Grace at the Table: Ending Hunger in Gods World by David BeckmannEvery fifteen minutes a jumbo jet filled with children crashes, leaving no survivors. The jet is actually hunger, but the haunting image is real--33,000 children dead each day. What is even more haunting is that the deaths are unnecessary because the world has long had the technology and experience to end hunger. Its persistence is a challenge to the integrity of everyone who claims the name Christian.
This primer on the causes and cures of hunger is written by Bread for the Worlds founding president Arthur Simon and current president David Beckmann. Never oversimplifying, the book shows how issues such as population, resources, economics, and human rights are interwoven in their impact on hunger. The book gives compelling biblical motivation for personal action and public policy--and explains practical strategies individuals can take to help effect worldwide change.
Using a question-and-answer format for clear reading, stories and examples for personalization, and graphics and sidebars for eye-appeal, this is an important book for all Christians. Its of special interest to Bread for the World members, social justice workers, parish social-action committees, grassroots activists, historians, political scientists, and anyone concerned with the poor.
Ask Lidia: Do you ever get tired of cooking?
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Zucchini overload. The trick here is to slice the zucchini into very thin strips. No peeling necessary but I do like to remove the skin the length of each squash as I begin to create my strips. Once the zucchini is prepared, set up an assembly line of sorts with flour, egg wash and a strainer set over a plate to collect the drips. And, keep in mind …these can easily be made gluten-free simply by switching out the flour. These guys will cook up quickly since they are sliced so thin.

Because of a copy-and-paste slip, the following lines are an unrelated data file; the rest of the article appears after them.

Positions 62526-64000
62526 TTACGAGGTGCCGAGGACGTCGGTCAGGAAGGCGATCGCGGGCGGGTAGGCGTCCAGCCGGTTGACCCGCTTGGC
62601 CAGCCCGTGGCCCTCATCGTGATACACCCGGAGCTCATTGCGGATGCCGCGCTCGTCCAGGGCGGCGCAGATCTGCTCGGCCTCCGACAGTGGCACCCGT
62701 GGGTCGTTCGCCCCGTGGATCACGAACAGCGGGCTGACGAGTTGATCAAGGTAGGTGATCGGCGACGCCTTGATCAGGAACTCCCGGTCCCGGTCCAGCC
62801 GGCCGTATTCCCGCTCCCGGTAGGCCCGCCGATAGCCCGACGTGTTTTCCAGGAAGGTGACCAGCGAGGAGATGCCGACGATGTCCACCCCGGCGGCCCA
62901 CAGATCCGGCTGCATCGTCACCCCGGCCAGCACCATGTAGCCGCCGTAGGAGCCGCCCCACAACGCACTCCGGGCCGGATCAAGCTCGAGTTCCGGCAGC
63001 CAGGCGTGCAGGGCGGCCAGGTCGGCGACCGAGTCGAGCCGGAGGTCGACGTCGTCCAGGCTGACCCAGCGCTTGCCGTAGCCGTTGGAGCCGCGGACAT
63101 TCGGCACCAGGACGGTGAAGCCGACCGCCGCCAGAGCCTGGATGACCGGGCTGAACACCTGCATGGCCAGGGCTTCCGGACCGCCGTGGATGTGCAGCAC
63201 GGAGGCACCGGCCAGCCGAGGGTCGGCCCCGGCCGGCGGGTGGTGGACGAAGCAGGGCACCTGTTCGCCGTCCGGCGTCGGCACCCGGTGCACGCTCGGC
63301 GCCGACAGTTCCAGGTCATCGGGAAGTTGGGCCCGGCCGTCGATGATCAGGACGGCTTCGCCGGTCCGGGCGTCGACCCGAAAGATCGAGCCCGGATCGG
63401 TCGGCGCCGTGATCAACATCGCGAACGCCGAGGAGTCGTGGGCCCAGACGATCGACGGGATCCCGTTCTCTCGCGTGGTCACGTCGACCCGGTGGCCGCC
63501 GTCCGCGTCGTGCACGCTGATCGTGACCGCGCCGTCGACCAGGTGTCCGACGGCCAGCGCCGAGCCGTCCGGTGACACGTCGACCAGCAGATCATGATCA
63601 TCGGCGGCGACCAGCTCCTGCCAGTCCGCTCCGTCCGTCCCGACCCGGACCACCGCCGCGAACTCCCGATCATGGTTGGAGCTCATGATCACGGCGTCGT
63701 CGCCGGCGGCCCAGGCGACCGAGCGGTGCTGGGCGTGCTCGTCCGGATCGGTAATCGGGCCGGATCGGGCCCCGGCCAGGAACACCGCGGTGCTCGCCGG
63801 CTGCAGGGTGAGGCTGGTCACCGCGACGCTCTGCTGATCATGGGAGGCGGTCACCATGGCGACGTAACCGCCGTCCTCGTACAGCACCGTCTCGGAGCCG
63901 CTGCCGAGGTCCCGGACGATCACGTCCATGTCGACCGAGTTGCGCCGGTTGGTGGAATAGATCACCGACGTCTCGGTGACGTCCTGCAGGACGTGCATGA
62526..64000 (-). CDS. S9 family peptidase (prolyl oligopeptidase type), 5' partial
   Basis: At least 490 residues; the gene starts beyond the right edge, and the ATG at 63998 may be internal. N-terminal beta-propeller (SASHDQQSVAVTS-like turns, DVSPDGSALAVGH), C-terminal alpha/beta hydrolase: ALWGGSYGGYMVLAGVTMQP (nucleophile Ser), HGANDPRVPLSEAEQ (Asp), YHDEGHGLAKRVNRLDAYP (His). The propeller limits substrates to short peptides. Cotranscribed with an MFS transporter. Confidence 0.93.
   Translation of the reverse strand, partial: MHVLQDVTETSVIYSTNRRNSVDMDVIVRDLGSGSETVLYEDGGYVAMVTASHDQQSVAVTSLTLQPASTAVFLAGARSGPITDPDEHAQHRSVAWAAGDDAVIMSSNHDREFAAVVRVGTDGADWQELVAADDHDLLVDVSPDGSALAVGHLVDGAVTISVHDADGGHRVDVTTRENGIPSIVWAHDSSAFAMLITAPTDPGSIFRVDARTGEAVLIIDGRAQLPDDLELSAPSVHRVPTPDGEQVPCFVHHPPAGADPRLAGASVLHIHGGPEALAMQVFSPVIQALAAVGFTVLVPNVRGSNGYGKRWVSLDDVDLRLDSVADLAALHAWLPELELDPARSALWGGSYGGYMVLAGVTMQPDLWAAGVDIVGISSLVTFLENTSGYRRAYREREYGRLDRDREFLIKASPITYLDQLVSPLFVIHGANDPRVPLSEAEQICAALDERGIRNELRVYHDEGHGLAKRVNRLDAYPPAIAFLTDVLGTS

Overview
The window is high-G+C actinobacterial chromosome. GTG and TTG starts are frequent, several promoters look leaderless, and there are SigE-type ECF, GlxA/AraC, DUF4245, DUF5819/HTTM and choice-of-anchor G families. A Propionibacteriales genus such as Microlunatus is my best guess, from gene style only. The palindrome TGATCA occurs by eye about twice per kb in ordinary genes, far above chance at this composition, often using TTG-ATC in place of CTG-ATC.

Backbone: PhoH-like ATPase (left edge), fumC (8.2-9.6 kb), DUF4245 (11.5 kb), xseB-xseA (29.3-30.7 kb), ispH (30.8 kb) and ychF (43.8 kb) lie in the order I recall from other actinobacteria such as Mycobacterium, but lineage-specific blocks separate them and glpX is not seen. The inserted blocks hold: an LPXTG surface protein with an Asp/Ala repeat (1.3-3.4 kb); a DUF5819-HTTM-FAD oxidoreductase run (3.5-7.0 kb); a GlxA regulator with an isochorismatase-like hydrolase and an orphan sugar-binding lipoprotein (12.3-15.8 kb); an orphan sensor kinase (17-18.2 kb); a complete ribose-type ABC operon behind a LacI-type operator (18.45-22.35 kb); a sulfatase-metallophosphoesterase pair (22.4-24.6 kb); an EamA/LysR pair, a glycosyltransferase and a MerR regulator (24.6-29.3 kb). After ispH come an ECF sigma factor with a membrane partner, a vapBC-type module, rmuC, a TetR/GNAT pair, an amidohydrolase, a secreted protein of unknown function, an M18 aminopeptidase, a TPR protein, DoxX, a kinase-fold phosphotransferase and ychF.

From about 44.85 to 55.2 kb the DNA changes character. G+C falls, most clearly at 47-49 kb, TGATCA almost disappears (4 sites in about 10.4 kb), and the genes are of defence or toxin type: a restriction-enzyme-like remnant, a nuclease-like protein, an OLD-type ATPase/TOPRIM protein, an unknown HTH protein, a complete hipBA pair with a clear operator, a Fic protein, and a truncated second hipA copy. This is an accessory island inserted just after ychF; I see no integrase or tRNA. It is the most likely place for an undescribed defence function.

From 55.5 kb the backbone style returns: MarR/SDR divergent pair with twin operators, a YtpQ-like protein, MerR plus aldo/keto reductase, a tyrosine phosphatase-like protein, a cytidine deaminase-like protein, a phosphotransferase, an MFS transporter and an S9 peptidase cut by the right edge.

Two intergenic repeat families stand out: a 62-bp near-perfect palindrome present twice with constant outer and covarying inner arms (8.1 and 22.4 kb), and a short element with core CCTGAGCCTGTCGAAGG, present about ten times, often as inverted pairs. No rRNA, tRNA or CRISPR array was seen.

Discussion in ' Food and nutrition ' started by Sandy U. Cycling Forums. Sandy U. The children can be involved in much of the preparation-dipping the zucchini in flour and then in the egg batter. I serve the strips to the grandchildren at room temperature with just a sprinkle of salt, but they're also delicious warm. Rolled up with capers and secured with toothpicks, they make a great finger food.
I have literally grown up on zucchini prepared in this simple way-sliced into thin strips, dipped in egg, and fried. It was one of my favorite vegetables when I was little, and quite often my mother made our lunch sandwiches with the strips too, for us to take to school. Crispy and sweet and soft at the same time, the strips are delicious warm or at room temperature, with just a sprinkle of salt—as I serve them to my grandkids—or dressed with capers and lemon juice, for adult tastes. At summer suppers, I put a platter of roll-ups in the middle of the table, where everybody at any time can spear one with a fork. Rinse and dry the zucchini and trim off the stem and blossom ends. You should get five or six strips from each small zucchini.